Electrical systems


Increasingly, coiled tubing operations are moving to smart systems, with the implementation of real-time measurement functionality on every run-in hole. These systems use a wireline inside the coiled tubing, often referred to as e-coil, to power and communicate with downhole tools from surface. This provides the advantage of high data rates, even when drilling with a gaseous fluid, such as a water and nitrogen mix or mist drilling. Moreover, it enables real-time measurements, such as weight on bit, pressure and temperature, in addition to casing collar locator and gamma ray sensors for depth correlation. Certain systems have the capability to run on hybrid cable, which contains both conductor and fiber optic, providing additional capabilities in distributed temperate and acoustic sensing. Utilising these systems can result in substantial improvements to operational efficiency from.


It is common practise for the directional drilling service company to take responsibility for all aspects of the wireline. As such, coiled tubing crews must include personnel with specific e-coil expertise. However, in order to achieve a greater uptake of wireline-enabled coiled tubing operations, service companies will need to ensure that training also provides coiled tubing crews with an understanding of the other service line, defined roles and responsibilities on the wellsite, data integration between the service lines, and an efficient operational set-up.


Operators that adopt e-coil intervention operations can expect more-effective interventions that take less time and cost less than standard coiled tubing interventions. Moreover, for service companies that can offer an effective and seamlessly-run package, the result is a substantial improvement in market share and revenue, as well as greater employee engagement through a broadening of skillsets and experiences.


Electrical multilateral re-entry tools


When it comes to electrical multi-lateral re-entry tools, there are unfortunately very few options on the market at present. The first electrical system to come to market used a sensor to locate the window as the BHA was run past it. Once the BHA had passed the window, and the window orientation had been identified, the BHA was pulled out of hole to a location above the window. An electrical kick off knuckle was then oriented and kicked off, and the BHA was run back in hole. This time, the kick-off knuckle would guide the BHA into the lateral.


The market is beginning to see a new wave of electrical multi-lateral re-entry tools rooted in directional coiled tubing drilling (DCTD) technology, which has been successfully used on e-coil around the world for the past 20 years. Most wells drilled with coiled tubing are re-entry wells and are drilled underbalanced, where the reservoir pressure is higher than the borehole pressure. By re-entering old wells, operators can target bypassed reserves using pre-existing top hole and surface infrastructure. Drilling underbalanced offers the operator the advantage of zero formation damage in the new hole section, which is particularly important in mature fields with declining reservoir pressure. However, drilling in underbalanced conditions, often with two-phase drilling fluids, is extremely tough on downhole tools, due to the vibration and associated compounded temperature challenges.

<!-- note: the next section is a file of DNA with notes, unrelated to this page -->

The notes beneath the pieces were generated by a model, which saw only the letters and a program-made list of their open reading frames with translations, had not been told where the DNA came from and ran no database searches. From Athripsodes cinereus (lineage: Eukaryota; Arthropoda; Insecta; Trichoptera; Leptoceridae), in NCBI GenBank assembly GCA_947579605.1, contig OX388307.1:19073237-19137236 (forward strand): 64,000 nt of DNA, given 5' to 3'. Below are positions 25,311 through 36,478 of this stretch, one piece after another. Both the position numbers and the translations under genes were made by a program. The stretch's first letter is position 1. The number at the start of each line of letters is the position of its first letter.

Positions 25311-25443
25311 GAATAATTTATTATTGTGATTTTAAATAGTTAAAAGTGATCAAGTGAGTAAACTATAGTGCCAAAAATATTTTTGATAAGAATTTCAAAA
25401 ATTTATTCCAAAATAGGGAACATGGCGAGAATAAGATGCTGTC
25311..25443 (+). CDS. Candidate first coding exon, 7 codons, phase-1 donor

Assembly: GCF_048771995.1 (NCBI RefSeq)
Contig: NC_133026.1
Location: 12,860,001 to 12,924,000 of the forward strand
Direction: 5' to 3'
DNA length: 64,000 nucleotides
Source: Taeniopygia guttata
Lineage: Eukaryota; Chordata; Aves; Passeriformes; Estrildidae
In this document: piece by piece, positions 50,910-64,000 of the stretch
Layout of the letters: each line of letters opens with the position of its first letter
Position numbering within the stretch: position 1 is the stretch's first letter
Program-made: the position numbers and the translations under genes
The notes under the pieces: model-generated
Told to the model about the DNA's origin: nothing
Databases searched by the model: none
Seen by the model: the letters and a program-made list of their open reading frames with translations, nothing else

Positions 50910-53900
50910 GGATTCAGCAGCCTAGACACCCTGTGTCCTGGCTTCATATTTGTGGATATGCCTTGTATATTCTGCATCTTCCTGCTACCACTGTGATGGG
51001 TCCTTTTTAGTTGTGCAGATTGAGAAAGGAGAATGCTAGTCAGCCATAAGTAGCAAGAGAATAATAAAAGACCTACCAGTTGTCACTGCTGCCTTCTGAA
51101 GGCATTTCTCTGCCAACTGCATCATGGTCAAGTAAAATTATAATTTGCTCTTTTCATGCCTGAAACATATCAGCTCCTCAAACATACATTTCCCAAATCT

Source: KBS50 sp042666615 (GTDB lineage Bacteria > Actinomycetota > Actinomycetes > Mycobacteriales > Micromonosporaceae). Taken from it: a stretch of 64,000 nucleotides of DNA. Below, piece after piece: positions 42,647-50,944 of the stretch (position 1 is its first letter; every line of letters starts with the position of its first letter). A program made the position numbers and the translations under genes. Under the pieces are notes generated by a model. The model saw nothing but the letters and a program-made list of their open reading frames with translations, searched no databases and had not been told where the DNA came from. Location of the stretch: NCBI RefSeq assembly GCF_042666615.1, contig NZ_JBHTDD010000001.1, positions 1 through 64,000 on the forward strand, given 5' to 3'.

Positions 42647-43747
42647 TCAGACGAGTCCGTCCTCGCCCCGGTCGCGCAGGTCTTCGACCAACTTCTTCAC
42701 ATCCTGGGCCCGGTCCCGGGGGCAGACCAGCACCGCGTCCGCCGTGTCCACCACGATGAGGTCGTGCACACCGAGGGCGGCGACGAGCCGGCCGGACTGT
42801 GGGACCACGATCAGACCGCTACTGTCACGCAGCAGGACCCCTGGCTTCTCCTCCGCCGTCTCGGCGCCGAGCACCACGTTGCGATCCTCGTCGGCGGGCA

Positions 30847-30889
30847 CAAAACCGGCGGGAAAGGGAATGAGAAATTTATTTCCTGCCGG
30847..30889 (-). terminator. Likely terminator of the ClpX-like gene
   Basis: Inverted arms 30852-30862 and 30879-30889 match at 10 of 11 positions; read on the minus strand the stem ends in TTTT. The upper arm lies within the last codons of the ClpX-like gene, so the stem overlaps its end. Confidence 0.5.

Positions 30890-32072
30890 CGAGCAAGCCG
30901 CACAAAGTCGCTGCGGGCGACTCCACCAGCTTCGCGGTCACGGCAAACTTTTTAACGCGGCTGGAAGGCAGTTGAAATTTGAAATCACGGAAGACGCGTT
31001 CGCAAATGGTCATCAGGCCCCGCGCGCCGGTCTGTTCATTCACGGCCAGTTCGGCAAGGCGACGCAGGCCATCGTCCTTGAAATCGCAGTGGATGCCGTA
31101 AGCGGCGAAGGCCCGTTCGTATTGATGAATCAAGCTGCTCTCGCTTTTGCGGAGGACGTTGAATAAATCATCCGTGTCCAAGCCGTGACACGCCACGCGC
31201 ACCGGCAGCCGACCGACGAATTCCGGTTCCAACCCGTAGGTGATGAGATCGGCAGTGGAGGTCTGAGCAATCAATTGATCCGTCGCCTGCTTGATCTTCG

A DCTD BHA is equipped with the standard sensors and drilling modules required for intervention operations, along with the full range of measurement-while-drilling (MWD) directional sensors. The crucial component of a DCTD BHA, however, is the orienter. When drilling wells conventionally with a bent sub motor, the orientation of the motor, or toolface, is set from surface by rotating the drill pipe. Drilling ahead with a no drill pipe rotation is known as a slide and will angle the wellbore in the direction of the toolface. When the well trajectory requires a straight, tangent section, then the drill pipe is continuously rotated while drilling ahead. DCTD uses the same principle, but because the pipe cannot be rotated from surface, the toolface must be set downhole using an orienter. The orienter is controlled from surface via the wireline, which makes it possible to communicate and power the BHA, even when drilling with air.


The new generation of multi-lateral re-entry tools operate using the sensor package and downhole orienter of the DCTD BHA, combined with an electrically operated bent sub (EBS). The EBS can be set to the desired angle and activated from the surface. The procedure for selectively entering a lateral is as follows: as the BHA is run in hole, gamma logs or the casing collar locator (CCL) are used to correlate a depth as near to the window as possible. Once depth has been confirmed, the EBS is oriented as per the well surveys and the as-drilled slide sheets created by the directional drillers when the lateral was initially drilled. The EBS then can be activated as the BHA is slowly run in hole. As the BHA is run into the sidetrack point, the EBS will pick up the desired lateral (as shown in Fig. 4). 


igure 4 - Re-entry tool

Figure 4 - Re-entry tool


Gamma, CCL and inclination measurements can be used to confirm the lateral entry, and in open-hole sidetracks, the azimuth measurement also can be used. This makes it unnecessary to run to the bottom of the lateral in order to identify which lateral has been entered. Crucially, the use of a fully electric system makes it possible to enter and confirm the lateral on the first attempt, resulting in significant savings in operational time and cost for the operator.